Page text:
On September 13, 2017, U.S. District Judge Michael Baylson of the Eastern District of Pennsylvania denied Uber’s Partial Motion for Summary Judgment in a putative class action brought by UberBLACK drivers in Philadelphia (Rezak, et al. v. Uber Technologies). In their original Class Action Complaint filed in January of 2016, the drivers alleged that Uber violated the Fair Labor Standards Act (“FLSA”) by misclassifying them as independent contractors and failing to pay them minimum wage and time-and-a-half overtime for hours worked over 40 per week.  Plaintiffs also argued that their time spent “on call” when logged into the Uber application is work time and therefore compensable.  Plaintiffs advanced this argument despite admitting that they conducted numerous personal activities while logged into the application while driving without Uber passengers, including: running errands, taking smoke breaks, and accepting personal phone calls.

In its Partial Motion for Summary Judgment, filed after substantial discovery regarding the “on call” pay issue, Uber maintained its position that its drivers are independent contractors and are therefore not covered under the FLSA.  Uber also argued that even if the plaintiffs were covered by the FLSA, their time spent using the application when not transporting riders is not compensable under the FLSA.  In its Memorandum Opinion denying Uber’s motion, the court refused to make a final ruling on whether the plaintiffs must be compensated for time spent online in the Uber application.  The court reasoned that the novel issue of whether the drivers were “on-call” while logged into the application without transporting riders could not be determined via a motion for summary judgment, but should be addressed at trial instead.  The court instructed the parties to engage in discovery regarding another key disputed issue – whether the drivers were employees or independent contractors under the FLSA.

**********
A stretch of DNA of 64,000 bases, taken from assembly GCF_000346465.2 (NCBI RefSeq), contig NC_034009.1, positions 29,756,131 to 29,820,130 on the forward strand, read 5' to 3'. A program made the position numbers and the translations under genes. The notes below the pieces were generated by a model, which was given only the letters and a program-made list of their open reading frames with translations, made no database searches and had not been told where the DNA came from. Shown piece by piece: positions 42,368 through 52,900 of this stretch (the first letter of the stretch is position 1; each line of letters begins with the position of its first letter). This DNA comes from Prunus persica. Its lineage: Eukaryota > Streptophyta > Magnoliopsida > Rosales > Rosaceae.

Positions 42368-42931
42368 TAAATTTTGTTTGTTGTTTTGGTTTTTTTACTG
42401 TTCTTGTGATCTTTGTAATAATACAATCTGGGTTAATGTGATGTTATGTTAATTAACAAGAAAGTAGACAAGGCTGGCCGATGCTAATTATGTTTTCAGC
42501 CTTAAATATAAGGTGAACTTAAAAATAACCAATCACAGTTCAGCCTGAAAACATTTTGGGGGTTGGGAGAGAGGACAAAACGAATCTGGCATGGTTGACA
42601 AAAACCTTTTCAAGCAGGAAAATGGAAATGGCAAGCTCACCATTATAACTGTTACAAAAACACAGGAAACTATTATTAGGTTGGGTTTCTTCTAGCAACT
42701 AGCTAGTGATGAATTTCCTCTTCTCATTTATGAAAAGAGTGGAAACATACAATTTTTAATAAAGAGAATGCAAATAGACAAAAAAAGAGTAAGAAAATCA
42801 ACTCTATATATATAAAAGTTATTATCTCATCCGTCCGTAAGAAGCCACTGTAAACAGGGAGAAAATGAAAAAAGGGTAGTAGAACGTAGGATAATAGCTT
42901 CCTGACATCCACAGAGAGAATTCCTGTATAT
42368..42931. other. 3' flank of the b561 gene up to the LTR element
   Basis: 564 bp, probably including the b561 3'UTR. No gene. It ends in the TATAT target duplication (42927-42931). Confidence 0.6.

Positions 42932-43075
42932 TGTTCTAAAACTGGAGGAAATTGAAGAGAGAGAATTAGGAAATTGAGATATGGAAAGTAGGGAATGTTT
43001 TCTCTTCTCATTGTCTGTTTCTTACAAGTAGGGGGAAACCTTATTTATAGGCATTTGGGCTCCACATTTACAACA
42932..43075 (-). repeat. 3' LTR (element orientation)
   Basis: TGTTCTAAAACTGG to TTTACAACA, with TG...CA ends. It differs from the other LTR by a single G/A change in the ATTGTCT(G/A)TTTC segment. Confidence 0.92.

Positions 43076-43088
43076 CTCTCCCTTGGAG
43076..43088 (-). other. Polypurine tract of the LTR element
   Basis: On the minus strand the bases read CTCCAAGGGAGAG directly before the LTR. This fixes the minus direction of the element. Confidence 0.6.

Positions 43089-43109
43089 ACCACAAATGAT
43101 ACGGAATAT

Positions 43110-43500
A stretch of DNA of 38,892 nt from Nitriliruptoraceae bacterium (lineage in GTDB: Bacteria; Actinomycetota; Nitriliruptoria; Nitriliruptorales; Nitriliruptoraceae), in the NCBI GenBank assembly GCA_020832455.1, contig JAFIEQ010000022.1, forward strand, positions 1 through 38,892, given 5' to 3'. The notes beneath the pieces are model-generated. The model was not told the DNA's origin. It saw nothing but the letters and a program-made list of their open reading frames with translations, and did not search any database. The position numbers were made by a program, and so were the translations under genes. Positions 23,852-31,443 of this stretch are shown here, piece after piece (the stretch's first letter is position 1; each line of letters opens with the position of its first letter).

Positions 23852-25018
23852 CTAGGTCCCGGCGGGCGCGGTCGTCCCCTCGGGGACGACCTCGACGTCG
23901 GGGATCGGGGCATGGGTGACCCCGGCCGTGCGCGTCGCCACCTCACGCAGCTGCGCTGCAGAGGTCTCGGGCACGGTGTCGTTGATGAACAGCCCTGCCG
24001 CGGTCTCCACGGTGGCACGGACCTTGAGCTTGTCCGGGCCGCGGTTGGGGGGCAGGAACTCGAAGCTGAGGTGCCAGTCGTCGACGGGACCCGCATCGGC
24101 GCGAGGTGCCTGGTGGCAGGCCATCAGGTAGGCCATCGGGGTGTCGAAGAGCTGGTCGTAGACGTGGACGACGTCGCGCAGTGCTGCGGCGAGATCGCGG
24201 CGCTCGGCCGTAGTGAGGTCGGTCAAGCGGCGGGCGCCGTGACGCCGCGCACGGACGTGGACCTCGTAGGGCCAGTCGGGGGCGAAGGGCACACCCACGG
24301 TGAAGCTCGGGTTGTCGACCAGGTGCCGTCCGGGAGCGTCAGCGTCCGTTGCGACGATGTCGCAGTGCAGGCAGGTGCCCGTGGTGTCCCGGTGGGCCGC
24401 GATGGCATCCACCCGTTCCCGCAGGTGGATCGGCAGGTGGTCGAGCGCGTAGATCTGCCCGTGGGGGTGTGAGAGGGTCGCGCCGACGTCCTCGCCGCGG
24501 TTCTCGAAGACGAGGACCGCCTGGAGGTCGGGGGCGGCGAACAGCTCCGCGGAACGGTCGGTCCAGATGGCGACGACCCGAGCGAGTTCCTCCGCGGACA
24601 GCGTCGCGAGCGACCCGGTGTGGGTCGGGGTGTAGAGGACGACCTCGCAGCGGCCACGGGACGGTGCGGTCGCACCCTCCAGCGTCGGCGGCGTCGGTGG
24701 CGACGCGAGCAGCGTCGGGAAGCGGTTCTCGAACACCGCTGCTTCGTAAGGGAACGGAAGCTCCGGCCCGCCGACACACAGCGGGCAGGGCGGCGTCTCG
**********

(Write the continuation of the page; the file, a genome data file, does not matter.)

Ride-sharing companies, and similar companies in the “gig economy” should pay close attention to this case because of plaintiffs’ novel “on call” time argument and its potential implications.  As noted by the court, to date, the FLSA’s extension to “on call” time has only been applied to traditional shift work, not the gig economy.  A future holding by the court that the plaintiffs are employees and their time spent driving “on call” without passengers is compensable could affect profitability across the industry.  As always, stay tuned to HR Legalist as it continues to monitor gig economy legal issues, and this case as it continues to progress through the court.